The asylum seeker debate has dominated Australian politics in the last week.
29 June 2012
Ex-military chief to head asylum seeker task force
Prime Minister Julia Gillard has confirmed that the former Defence Chief, Angus Houston, will head the three person group tasked to find a solution to the ongoing asylum seeker issue in Australia.
The debate over how to deal with the increasing rate of asylum seekers arriving in Australia has steadily fuelled political debate in recent months but the issue came to a head this week when a second boat carrying 134 passengers capsized on its way to Australia, less than a week after another boat carrying an estimated 200 capsized, killing as many as 90 people.
Both the governing Labor Party and the opposing Coalition have their own policies to address the problem but as both also strongly oppose the others', a political deadlock has remained in place since talks broke down in January.
Both parties want to use offshore processing as a deterrent to potential asylum seekers but disagree on the location; the government want to do it in Malaysia, the opposition in Nauru. The Coalition opposes the government's proposal as Malaysia hasn't signed the UN's Refugee Convention while the government claims parts of the Coalition's proposal, such as temporary protection visas and escorting asylum seeking boats out of Australian waters, are cruel and unnecessary.
However, with the threat of another tragedy just one week after one of the worst in recent memory, it looked as though a compromise had been reached when independent MP Rob Oakeshott's bill, which would permit sections of both parties' proposals, scraped through a vote in the House of Representatives.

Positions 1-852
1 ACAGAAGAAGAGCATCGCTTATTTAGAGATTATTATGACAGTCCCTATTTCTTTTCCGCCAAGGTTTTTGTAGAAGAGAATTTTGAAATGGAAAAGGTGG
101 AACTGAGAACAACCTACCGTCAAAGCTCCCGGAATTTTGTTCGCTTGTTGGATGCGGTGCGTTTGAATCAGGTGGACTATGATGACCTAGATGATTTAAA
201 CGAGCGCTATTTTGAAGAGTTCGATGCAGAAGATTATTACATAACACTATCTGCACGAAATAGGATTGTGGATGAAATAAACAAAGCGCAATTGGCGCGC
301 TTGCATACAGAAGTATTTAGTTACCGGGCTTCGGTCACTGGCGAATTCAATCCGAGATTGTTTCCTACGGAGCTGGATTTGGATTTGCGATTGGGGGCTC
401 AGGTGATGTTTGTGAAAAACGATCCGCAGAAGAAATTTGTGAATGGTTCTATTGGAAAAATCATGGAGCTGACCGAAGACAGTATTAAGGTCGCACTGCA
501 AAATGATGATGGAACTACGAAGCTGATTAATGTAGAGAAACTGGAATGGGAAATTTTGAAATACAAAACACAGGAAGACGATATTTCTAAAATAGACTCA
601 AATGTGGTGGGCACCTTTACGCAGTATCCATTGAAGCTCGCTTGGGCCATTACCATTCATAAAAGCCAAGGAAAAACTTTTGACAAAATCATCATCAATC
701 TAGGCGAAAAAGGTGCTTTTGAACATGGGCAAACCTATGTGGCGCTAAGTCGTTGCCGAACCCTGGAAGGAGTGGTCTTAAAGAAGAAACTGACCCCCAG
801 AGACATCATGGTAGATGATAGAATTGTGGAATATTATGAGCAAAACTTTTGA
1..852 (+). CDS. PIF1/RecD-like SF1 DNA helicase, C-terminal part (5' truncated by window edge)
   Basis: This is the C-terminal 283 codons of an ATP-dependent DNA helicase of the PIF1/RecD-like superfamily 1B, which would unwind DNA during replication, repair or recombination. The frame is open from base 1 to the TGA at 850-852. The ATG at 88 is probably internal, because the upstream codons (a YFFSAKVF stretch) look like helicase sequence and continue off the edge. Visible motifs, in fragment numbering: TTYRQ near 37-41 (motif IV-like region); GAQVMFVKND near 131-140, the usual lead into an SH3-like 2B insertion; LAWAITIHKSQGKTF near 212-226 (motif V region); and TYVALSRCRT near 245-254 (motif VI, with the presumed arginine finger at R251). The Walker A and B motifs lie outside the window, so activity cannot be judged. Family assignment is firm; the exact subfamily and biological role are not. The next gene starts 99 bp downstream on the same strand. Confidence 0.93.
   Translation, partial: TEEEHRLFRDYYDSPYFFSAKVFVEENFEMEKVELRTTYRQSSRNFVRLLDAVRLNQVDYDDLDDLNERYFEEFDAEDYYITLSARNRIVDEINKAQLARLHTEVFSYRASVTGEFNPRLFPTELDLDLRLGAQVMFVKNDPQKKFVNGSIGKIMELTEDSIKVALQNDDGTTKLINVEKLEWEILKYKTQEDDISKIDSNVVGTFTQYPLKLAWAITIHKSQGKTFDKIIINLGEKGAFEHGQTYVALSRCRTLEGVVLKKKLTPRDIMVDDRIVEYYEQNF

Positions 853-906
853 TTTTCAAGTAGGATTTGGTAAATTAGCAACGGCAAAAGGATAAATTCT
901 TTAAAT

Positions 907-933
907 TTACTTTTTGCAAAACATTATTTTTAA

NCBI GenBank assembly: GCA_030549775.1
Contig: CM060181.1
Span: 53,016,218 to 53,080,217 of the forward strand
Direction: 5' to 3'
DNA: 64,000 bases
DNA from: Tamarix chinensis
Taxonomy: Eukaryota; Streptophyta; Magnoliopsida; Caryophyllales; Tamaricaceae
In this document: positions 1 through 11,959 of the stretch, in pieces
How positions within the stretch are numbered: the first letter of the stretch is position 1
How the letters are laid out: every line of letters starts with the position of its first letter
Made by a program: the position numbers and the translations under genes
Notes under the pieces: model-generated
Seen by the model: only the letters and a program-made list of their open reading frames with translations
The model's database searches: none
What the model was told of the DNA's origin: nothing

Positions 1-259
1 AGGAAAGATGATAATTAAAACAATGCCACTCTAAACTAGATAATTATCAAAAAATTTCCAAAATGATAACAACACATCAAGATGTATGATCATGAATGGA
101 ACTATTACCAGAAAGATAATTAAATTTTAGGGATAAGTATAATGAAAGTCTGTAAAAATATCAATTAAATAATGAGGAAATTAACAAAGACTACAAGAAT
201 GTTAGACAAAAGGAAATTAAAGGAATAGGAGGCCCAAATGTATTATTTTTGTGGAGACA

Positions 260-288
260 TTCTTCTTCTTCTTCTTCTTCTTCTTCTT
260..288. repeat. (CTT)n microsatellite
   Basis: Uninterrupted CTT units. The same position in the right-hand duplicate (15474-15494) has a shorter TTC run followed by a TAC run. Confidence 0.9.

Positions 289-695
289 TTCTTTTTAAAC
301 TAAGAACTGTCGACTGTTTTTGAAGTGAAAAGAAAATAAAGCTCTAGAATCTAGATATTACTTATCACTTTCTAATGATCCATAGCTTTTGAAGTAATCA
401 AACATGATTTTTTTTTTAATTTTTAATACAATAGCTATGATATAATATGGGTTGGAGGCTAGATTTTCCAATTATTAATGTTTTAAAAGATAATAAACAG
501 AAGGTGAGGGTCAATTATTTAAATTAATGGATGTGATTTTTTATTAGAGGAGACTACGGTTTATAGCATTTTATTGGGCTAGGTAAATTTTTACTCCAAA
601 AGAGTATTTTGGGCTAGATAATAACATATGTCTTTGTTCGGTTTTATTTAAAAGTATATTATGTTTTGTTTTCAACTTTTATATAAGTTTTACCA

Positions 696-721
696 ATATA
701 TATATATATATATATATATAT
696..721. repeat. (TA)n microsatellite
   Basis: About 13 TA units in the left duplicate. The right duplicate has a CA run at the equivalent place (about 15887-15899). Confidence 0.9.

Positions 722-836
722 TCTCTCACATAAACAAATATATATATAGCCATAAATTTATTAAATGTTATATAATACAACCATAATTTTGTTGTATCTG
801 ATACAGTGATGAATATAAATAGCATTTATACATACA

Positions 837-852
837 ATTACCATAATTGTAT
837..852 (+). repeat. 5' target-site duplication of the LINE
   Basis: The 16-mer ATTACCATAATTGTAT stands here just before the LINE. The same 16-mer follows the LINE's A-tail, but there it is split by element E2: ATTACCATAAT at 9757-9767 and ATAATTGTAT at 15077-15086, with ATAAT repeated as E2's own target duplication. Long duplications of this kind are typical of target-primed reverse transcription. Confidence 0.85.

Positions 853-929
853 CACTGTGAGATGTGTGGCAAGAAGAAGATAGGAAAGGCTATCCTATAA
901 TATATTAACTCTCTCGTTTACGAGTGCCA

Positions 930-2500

The bill's passing was hailed as a victory for Ms Gillard but Leader of the Opposition Tony Abbott promised it would not make it through the Senate. Mr Abbott's prediction came true when the bill was heavily defeated after a lengthy and emotional debate and bringing the issue back to a lurching halt.
Ms Gillard expressed her disappointment at the vote and once again took the opportunity to criticise Mr Abbott for the resumed stalemate but announced she would form a three person panel to investigate all possible solutions to the problem.
The panel, which will have access to all policy recommendations and alternatives proposed by all parties, will include former Department of Foreign Affairs chief Michael L'Estrange and Paris Aristotle, a renowned advocate for refugees. The panel will be headed by Angus Houston, who was a member of the Australian Air Force for over 40 years, serving as Chief of the Defence Force until July, 2011.
Ms Gillard said the panel will be free to seek advice from any charity or non-government organisation as well as any governmental department or politician; the group will report back to her and the public after the six week winter recess parliament has just begun is over.
Both parties risk having their own proposals scuttled by the group yet Ms Gillard says the urgency of issue requires an unbiased approach towards finding a solution.
"I am asking eminent Australians of huge capacity to apply their intellect, their judgement, to this question and to provide a public report," said the prime minister upon announcing the formation of the group.
"I would only be doing that if I think their views are of the utmost significance."
The prime minister may be prepared to heed the group's advice but did not promise to abandon her own preferred solution should the group reject it.
Mr Abbott has been careful not to insult the prominent members of the group but has accused Ms Gillard of 'outsourcing' duties which she has ultimate responsibility.
"Over the next six weeks, the prime minister can do nothing or she can do something," said Mr Abbott, who urged the prime minister to "get cracking with building those centres at Nauru and PNG.
"If legislation really is needed to do that, that legislation will be passed by the parliament as soon as it comes back in August but this committee is not a solution, this is outsourcing the prime ministership."
The Australian Visa Bureau is an independent migration consultancy specialising in helping people lodge applications with the Australian Embassy.